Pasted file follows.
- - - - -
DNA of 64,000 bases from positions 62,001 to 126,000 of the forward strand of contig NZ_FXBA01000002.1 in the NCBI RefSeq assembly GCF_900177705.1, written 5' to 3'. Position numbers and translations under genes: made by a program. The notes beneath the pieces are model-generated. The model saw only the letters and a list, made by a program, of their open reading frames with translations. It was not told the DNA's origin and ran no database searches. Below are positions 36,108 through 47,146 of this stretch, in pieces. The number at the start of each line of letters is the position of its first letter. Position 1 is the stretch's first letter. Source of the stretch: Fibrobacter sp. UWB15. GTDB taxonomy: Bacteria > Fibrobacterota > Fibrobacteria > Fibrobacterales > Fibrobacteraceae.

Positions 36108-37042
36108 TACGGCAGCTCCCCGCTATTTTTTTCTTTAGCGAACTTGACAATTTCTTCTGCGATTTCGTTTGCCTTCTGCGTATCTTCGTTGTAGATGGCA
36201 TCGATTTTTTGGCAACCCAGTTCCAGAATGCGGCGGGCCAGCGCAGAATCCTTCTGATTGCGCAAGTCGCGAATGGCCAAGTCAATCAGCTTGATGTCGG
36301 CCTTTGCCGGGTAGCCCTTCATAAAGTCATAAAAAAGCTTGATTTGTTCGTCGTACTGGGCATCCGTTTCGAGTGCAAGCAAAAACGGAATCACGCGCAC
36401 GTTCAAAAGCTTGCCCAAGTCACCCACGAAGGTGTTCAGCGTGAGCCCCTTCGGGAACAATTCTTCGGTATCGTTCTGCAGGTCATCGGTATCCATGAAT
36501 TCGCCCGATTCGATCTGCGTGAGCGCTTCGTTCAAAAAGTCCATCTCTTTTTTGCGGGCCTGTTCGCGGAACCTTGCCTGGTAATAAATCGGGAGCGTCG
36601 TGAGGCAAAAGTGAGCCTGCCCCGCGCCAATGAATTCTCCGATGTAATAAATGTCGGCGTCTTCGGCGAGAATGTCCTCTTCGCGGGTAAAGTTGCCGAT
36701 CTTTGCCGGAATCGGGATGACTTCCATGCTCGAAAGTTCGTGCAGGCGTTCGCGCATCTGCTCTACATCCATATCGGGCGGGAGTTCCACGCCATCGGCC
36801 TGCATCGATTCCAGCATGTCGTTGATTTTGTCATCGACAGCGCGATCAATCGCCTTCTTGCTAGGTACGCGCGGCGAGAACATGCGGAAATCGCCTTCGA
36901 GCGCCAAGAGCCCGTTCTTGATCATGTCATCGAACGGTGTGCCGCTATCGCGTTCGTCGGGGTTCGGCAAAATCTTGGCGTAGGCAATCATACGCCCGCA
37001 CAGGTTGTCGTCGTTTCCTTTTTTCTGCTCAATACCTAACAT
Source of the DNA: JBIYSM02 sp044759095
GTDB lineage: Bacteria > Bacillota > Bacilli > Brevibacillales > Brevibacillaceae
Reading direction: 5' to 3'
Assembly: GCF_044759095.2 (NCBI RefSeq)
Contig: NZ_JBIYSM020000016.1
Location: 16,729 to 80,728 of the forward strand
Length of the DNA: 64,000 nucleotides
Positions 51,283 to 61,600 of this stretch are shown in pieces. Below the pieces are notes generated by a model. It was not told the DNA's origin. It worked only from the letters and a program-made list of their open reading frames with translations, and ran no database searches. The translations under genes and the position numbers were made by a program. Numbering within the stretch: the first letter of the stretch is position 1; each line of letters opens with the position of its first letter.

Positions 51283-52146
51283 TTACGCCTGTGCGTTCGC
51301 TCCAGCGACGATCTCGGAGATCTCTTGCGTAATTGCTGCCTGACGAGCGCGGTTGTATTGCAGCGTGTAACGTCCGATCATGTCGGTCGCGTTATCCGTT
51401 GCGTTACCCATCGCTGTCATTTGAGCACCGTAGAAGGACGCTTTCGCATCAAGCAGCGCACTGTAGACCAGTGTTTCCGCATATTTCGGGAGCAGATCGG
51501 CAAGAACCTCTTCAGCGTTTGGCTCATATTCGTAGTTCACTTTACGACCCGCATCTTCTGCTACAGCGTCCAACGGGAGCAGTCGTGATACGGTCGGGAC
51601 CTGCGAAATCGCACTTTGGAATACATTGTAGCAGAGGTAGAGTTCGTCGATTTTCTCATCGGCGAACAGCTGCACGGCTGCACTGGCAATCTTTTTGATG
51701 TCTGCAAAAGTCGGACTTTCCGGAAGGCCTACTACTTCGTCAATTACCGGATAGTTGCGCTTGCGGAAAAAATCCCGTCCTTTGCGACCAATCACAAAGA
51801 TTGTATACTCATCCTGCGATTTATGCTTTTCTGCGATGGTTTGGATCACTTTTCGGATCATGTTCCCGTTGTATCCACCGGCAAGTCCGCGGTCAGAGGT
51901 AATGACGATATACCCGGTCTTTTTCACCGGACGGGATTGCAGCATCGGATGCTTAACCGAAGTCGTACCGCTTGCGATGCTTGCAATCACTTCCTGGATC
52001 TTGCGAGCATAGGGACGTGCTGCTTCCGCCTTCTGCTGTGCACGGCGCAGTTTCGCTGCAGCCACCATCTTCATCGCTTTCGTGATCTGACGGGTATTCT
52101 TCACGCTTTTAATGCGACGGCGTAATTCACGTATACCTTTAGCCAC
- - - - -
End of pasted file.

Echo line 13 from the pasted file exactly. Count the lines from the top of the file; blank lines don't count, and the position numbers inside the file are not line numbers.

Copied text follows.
Source of the DNA: JBIYSM02 sp044759095